Jacob and Wilhelm: The Brothers Grimm

Jacob and Wilhelm: The Brothers Grimm

Our study of fairtales, took us to many places and exposed us to new learning almost daily. However, our study of the Brothers Grimm was the most stimulating, in regard to authors. Our travels in Germany included journeys to homes, towns, and museums that highlighted the lives of the two brothers.

Jacob and Wilhelm spent most of their lives in Germany. Both were lawyers by trade, and later become professors, who lost their jobs due to their ethical stances. Nevertheless, they were ambitious and turned their focus to writing children stories and other literacy works. The process to create their stories were very intentional. They collected oral and written narratives, and adapted them to create the “grimm genre”, which made stories more appropriate for mothers to read to their children. The bourgeois audience, which the brothers targeted, believe that childhood was a time of freedom and safety. Therefore, in several cases, the wicked woman in the story became the evil stepmother.

The Grimm brothers fairytales also had a heavy emphasis around meanings, including tales of fortune or warnings to the audience. In their stories, the fortune often awaits the hero, such as a marriage the that brings a new social class, as in Cinderella. The warnings taught children about consequences of actions, such as not listening to your parents or talking to strangers like in Little Red Riding Hood.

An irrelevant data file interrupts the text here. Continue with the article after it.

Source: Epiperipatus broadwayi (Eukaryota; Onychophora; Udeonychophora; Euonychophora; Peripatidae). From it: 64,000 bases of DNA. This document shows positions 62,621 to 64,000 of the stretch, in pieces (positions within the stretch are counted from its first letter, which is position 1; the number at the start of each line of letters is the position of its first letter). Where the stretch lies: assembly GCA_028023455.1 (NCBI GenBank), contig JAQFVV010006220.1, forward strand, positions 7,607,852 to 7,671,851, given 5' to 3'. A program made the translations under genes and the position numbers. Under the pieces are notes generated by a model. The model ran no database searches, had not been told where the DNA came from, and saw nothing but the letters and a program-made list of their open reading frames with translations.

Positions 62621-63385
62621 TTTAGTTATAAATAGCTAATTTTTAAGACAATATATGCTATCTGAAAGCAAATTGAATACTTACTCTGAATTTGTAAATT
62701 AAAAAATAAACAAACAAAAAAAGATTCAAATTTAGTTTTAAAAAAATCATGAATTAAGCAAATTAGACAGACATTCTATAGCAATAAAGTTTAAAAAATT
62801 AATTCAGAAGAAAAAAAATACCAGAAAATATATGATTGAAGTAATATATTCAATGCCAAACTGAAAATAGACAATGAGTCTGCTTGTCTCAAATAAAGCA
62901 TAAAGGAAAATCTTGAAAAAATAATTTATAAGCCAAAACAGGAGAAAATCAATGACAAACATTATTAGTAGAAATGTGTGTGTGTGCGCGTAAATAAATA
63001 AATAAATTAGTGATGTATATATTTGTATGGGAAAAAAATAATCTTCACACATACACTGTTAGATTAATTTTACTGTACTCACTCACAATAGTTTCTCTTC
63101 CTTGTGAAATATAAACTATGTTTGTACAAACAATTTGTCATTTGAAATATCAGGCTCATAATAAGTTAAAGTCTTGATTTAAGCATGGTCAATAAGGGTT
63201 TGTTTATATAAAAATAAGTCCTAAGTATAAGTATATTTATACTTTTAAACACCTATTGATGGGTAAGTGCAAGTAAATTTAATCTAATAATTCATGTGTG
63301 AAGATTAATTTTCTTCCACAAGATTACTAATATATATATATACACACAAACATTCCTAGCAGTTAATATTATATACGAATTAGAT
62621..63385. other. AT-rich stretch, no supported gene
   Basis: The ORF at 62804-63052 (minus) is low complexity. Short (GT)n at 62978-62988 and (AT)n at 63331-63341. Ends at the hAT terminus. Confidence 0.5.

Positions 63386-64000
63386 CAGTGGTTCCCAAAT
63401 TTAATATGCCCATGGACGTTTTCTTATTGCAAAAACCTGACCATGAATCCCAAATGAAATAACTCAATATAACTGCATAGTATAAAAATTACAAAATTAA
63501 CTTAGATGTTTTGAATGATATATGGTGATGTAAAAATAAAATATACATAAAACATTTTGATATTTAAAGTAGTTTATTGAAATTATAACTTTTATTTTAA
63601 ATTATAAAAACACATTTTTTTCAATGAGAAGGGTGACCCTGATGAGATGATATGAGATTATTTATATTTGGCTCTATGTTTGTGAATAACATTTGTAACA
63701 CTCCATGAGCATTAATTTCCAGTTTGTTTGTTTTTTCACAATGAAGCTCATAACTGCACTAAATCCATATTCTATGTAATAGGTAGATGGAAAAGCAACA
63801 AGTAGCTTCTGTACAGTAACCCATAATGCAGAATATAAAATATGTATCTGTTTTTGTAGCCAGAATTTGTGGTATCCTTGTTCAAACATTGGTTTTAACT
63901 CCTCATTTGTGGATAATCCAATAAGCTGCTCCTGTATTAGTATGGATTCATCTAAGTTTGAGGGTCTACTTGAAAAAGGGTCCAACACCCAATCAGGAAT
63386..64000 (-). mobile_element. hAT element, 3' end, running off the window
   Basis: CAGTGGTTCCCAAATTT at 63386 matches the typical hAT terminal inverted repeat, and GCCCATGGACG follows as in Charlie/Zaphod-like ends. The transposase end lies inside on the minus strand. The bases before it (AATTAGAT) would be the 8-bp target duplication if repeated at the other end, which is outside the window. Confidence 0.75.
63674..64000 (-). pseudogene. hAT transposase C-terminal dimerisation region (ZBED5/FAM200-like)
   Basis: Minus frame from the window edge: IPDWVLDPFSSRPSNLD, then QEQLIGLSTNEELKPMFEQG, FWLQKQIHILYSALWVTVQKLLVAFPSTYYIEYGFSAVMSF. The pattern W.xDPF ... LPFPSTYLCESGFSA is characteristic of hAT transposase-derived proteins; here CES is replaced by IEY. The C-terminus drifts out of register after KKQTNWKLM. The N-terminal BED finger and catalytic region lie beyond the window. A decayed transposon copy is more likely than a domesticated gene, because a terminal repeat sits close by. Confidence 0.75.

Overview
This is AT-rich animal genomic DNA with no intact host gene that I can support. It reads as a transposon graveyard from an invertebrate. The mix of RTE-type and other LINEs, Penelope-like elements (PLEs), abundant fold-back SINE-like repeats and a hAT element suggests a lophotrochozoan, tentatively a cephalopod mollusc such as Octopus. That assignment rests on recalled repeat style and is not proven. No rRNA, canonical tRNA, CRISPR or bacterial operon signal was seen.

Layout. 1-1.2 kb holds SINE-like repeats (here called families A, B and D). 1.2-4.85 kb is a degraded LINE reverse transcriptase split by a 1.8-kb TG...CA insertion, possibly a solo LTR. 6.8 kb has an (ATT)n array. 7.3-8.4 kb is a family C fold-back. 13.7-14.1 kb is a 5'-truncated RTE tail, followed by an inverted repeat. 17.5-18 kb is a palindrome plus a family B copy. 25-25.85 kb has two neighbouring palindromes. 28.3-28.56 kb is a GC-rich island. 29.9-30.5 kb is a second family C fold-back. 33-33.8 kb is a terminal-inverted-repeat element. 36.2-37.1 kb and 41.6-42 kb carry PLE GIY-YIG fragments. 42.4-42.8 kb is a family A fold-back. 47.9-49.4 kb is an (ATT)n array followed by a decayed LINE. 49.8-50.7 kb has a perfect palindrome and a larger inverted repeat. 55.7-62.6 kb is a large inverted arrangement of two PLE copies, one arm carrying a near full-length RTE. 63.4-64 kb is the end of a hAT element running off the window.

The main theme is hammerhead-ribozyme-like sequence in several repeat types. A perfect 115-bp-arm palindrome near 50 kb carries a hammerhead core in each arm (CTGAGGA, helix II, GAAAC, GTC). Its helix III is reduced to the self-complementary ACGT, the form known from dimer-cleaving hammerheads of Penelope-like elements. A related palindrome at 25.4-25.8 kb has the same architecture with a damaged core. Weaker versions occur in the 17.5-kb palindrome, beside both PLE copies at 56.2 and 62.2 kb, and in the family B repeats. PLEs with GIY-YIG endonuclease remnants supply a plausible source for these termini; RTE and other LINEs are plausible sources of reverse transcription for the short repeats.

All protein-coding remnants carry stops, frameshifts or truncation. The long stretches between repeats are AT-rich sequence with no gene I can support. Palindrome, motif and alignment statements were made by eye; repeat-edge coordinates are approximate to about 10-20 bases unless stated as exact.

Additionally, the brothers wanted to “redeem imagination” against the rationalities of modern life by using little, fantastical creatures, such as dwarfs and talking animals. Our conclusions is that like us, the brothers wanted children to think beyond their realities and dream big.

As we reflected on our study of the brothers, we became more committed to continue their charge of teaching students about life through stories and encouraging them to think beyond their current realities. In addition, we will share the brothers story of perseverance, in hopes of reinforcing the idea that greatness is often achieved through overcoming adversity.

In our opinion, the future of our community lies in our students’ abilities to become leaders, who use their imagination to solve problems and create new opportunities. We have a new level of respect for these brothers. Until next time.

Primary Sources: GRIMMWELT Museum Kassel and Bruder Grimm-Hans Steinu Museum

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Germany – A Perfect Fairytale Setting

Have you every wondered if those “far, far away” lands described in fairytales exist? Well, in our opinion those places exist in the country of Germany.